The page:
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Why standard data centre designs don’t work
Fast deployment time compared to traditional brick and mortar facilities is one of the biggest advantages of prefabricated data centres. Time can be saved in many areas of a project. However, when it comes to the actual initial design phase of a data centre, it simply does not pay to take shortcuts. By Srikanth Murugan, global director: sales engineering at Flexenclosure
One such shortcut used by many containerised data centre manufacturers is trying to shoehorn every new data centre request they receive into one of a limited number of “standard” configurations. The problem is that data centres are rarely standard from their owners’ perspectives, so the customer faces having to compromise on their requirements and they end up with a facility that cannot deliver for their exact needs.
This issue is especially prevalent with ISO container data centre solutions, as the physical dimensions of ISO containers severely limit the potential design options. I have often seen manufacturers of such products develop a couple of designs which best fit their inherently inflexible containers and they push these options at the customer. A case in point was a customer request I saw for a facility with a power density of 3kW per rack. The response from one of the vendors they went to was a 2kW per rack solution and when the customer asked them to increase it as per the original brief, the vendor came back with a 3.5kW per rack offer.
The bottom line is that predetermined “standard” designs like these will rarely work for any given customer because data centres are simply too complicated to boil down to a one-size-fits-all approach.
A bespoke supplier of prefabricated data centre buildings will not limit itself to simple containerised products, but rather custom design each and every data centre solution and create modular facilities with fully configurable open white space. Initially, five fundamental design questions must be answered:
* How many racks do you need and what are their dimensions?
* What Tier rating do you need?
* What is the average power density per rack?
* Will you have AC or DC racks and what level of battery backup do you need? Where will the data centre be located?
Using this key information, an entirely new design can then be created from scratch. New designs are often shaped by the physical site layout and the customer’s expansion plans, which help the supplier to determine whether to plan for horizontal or vertical expansion, or sometimes for both. Do you simply need an IT room and a power room? Will you be offering colocation services? How about a network monitoring room? Office space… a staging area… a washroom…? A bespoke supplier can custom build all these and more into its prefabricated modules and provide a complete solution. A standard design? Definitely not. A design that precisely meets customer needs? Absolutely.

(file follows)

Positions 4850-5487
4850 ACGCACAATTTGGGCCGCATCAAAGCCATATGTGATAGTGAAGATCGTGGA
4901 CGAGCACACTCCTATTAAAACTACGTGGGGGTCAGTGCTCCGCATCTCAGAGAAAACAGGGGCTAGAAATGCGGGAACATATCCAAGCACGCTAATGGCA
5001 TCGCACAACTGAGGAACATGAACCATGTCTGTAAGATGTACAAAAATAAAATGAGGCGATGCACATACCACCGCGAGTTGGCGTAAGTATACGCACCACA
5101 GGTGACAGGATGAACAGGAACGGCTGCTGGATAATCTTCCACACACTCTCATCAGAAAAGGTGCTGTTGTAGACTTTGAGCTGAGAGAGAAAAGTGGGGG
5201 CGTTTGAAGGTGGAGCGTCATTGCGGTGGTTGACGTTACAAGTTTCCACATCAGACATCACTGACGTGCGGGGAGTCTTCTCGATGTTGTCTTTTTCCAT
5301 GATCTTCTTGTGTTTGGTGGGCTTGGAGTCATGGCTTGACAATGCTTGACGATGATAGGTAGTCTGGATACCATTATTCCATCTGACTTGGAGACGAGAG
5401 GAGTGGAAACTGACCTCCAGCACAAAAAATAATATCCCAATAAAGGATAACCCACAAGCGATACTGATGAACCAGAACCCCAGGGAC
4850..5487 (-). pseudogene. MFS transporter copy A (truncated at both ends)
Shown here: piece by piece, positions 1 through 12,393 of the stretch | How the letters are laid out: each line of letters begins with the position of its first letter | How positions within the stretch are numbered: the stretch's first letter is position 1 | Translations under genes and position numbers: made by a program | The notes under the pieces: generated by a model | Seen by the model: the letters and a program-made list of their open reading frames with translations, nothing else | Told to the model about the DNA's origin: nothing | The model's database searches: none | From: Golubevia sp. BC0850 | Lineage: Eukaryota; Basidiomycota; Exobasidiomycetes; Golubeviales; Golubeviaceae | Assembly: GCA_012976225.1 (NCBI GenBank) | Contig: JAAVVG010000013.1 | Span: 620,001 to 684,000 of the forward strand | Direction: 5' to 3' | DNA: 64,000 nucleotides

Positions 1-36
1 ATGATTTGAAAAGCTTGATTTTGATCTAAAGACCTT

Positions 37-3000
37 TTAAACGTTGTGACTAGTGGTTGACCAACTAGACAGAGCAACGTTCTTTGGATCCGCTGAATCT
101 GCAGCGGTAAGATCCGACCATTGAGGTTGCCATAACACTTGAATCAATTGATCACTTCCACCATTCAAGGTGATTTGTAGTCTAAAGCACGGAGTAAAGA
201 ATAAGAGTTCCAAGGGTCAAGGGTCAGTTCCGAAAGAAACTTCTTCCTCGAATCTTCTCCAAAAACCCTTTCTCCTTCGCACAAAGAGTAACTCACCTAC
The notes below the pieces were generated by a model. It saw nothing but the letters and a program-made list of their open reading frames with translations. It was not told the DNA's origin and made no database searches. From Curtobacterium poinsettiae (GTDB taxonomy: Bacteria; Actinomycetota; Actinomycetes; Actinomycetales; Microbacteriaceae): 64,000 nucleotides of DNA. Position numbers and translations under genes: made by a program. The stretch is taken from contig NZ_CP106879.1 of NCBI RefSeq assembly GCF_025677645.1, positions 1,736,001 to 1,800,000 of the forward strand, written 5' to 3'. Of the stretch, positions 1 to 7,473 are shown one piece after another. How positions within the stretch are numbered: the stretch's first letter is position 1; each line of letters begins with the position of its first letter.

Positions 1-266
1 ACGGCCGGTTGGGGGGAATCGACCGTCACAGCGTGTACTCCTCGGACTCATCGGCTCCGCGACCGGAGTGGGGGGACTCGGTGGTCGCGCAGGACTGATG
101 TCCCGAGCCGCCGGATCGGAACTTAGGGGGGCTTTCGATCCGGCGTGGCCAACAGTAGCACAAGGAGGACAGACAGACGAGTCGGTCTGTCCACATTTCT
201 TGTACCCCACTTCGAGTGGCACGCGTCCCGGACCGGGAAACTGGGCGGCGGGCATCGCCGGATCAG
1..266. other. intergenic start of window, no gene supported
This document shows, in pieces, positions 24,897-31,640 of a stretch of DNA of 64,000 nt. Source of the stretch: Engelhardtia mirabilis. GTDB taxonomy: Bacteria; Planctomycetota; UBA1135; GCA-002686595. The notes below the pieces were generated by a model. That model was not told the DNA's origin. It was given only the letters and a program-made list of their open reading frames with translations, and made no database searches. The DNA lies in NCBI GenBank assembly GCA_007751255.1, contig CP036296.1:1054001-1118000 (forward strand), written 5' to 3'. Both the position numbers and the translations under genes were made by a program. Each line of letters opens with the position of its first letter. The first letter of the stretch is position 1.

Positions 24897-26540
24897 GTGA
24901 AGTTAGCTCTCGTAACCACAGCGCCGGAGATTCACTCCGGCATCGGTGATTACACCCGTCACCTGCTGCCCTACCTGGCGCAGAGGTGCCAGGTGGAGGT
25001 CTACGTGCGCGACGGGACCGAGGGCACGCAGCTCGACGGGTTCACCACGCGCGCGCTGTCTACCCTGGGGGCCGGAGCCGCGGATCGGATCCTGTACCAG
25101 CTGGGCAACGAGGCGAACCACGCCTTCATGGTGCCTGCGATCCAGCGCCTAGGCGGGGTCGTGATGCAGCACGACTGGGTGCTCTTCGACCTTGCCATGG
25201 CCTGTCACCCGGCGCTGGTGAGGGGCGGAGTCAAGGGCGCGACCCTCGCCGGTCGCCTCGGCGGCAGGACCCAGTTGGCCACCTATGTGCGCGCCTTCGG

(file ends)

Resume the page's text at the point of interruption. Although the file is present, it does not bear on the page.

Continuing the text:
Further, data centre operators often have preferences for particular vendors for cooling or power systems due to the presence of local support, existing support contracts or the availability of spares. A vendor-agnostic supplier is able to further custom design its facilities using the customers preferred products.
And it is important to note that when designing a data centre you also need to look at its future growth projection. For example, the initial requirements of two different customers might be more or less the same, but if their expansion plans differ the initial designs will also likely be different. Another reason why it is critical to custom design each and every data centre project and to go modular to ensure maximised data centre agility.
So the next time someone tries to convince you of the benefits of a “standard” solution, ask yourself whether you would you rather work with a vendor who is trying to sell what they have or one who is trying to give you want you want?